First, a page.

When 1972 Daytona 200 winner and AMA Hall of Famer Don Emde heard about that first 2010 retrospective race, it got him to thinking about the challenges Baker faced in 1914 and the effort it must have taken to ride cross-country at a time when, especially west of the Mississippi, good roads were essentially non-existent. That set Emde on a course to reconstruct Baker’s 1914 ride, which he did in 2014, leaving San Diego, California, at 9 a.m. on May 3, exactly 100 years to the minute from Baker’s 1914 start, and arriving in New York City on May 14 after an 11-day ride, just like Baker.
Surprisingly, the real story in Emde’s engaging book, Finding Cannon Ball’s Trail, isn’t his 2014 centennial ride, it’s the years leading up to the ride, particularly 2012 when he and fellow adventurer Joe Colombero started tracing Baker’s route, recreating and mapping it as best they could for the planned 2014 run. As Emde and Columbero mapped the route they explored and discovered the places Baker visited and the challenges he faced crossing the country. They learned about his troubles, his tactics and his victories, acquiring a new appreciation for Baker’s exploits a century ago. It was no easy ride then, and 100 years later Emde and his 2014 ride crew still had to fight poor roads and weather, just as Baker did, to make their way to New York City.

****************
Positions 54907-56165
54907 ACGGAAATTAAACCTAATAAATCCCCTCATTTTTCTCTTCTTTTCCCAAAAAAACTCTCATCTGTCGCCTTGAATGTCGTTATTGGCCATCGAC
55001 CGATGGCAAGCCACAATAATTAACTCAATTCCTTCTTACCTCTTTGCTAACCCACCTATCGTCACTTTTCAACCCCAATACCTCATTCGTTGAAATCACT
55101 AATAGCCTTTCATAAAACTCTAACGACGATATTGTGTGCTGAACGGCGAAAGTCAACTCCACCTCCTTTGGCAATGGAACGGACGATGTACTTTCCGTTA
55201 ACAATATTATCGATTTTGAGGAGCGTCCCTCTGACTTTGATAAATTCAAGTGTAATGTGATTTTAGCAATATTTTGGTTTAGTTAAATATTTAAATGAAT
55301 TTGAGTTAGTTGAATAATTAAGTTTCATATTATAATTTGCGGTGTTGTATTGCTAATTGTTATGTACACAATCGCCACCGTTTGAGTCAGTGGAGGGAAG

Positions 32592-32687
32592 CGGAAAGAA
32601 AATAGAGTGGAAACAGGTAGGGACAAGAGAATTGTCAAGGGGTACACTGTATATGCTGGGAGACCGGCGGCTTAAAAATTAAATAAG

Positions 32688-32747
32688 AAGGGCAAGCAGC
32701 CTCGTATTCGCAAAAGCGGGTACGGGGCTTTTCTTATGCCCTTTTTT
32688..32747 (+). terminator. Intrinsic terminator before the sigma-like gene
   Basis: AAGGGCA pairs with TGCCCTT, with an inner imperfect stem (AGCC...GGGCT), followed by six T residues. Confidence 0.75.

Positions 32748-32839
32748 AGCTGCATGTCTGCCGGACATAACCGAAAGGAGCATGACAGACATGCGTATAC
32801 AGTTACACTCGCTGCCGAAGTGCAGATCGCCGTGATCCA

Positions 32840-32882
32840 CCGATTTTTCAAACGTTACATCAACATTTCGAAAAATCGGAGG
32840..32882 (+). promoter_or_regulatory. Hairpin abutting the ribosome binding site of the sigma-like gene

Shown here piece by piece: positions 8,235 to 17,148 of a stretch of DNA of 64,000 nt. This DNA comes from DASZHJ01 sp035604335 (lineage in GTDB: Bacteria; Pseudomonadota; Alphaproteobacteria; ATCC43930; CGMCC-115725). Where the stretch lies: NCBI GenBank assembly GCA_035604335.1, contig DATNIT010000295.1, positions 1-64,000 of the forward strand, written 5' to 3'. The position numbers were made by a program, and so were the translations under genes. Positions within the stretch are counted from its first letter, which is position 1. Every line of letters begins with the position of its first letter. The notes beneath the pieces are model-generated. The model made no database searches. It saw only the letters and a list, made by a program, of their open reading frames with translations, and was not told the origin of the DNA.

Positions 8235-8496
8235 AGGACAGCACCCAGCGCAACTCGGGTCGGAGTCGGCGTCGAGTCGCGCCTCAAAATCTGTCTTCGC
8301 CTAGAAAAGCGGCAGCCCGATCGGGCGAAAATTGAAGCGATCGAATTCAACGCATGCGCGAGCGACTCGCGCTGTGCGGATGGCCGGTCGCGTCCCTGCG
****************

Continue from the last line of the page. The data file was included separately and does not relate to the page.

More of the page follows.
Rich in history and richly illustrated with period and contemporary photos and maps, Finding Cannon Ball’s Trail is far more than a simple recounting of Baker’s ride. It’s a full profile of Baker the man, the rider and the entrepreneur (Baker copyrighted his nickname and worked his rides to his best financial gain) and a must-read for anyone interested in the early days of motorcycling in general and the exploits of Erwin G. “Cannon Ball” Baker in particular as seen through the lenses of the past and present. Emde Books: 167 pages, $25. To order a copy, visit our store. MC
Enjoy PRIVATE access to the world famous Barber Motorsports Museum
We will debut our 2017 product line at the Barber Vintage Museum among the largest collection of vintage motorcycles on the planet.
World Wide Product Launch!